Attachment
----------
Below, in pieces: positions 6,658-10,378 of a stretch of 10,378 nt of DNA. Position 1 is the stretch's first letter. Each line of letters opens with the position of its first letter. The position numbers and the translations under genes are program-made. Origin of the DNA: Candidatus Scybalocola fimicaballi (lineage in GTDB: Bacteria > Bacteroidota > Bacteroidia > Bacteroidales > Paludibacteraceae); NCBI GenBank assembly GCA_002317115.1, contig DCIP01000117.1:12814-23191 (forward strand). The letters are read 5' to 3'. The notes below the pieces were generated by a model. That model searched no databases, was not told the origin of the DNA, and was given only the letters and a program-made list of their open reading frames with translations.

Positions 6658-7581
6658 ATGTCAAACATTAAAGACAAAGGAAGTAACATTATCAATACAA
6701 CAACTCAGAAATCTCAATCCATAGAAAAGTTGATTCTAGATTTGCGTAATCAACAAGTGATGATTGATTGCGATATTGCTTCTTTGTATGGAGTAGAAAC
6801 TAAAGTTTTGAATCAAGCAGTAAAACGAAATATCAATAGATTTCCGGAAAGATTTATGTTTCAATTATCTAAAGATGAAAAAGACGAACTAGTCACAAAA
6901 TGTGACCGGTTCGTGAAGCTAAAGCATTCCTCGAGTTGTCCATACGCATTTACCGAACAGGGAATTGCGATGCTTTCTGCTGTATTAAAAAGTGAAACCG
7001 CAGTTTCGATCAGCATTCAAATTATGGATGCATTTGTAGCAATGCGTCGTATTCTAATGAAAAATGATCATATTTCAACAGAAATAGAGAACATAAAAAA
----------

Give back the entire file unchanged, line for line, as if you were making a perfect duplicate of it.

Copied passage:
Below, in pieces: positions 6,658-10,378 of a stretch of 10,378 nt of DNA. Position 1 is the stretch's first letter. Each line of letters opens with the position of its first letter. The position numbers and the translations under genes are program-made. Origin of the DNA: Candidatus Scybalocola fimicaballi (lineage in GTDB: Bacteria > Bacteroidota > Bacteroidia > Bacteroidales > Paludibacteraceae); NCBI GenBank assembly GCA_002317115.1, contig DCIP01000117.1:12814-23191 (forward strand). The letters are read 5' to 3'. The notes below the pieces were generated by a model. That model searched no databases, was not told the origin of the DNA, and was given only the letters and a program-made list of their open reading frames with translations.

Positions 6658-7581
6658 ATGTCAAACATTAAAGACAAAGGAAGTAACATTATCAATACAA
6701 CAACTCAGAAATCTCAATCCATAGAAAAGTTGATTCTAGATTTGCGTAATCAACAAGTGATGATTGATTGCGATATTGCTTCTTTGTATGGAGTAGAAAC
6801 TAAAGTTTTGAATCAAGCAGTAAAACGAAATATCAATAGATTTCCGGAAAGATTTATGTTTCAATTATCTAAAGATGAAAAAGACGAACTAGTCACAAAA
6901 TGTGACCGGTTCGTGAAGCTAAAGCATTCCTCGAGTTGTCCATACGCATTTACCGAACAGGGAATTGCGATGCTTTCTGCTGTATTAAAAAGTGAAACCG
7001 CAGTTTCGATCAGCATTCAAATTATGGATGCATTTGTAGCAATGCGTCGTATTCTAATGAAAAATGATCATATTTCAACAGAAATAGAGAACATAAAAAA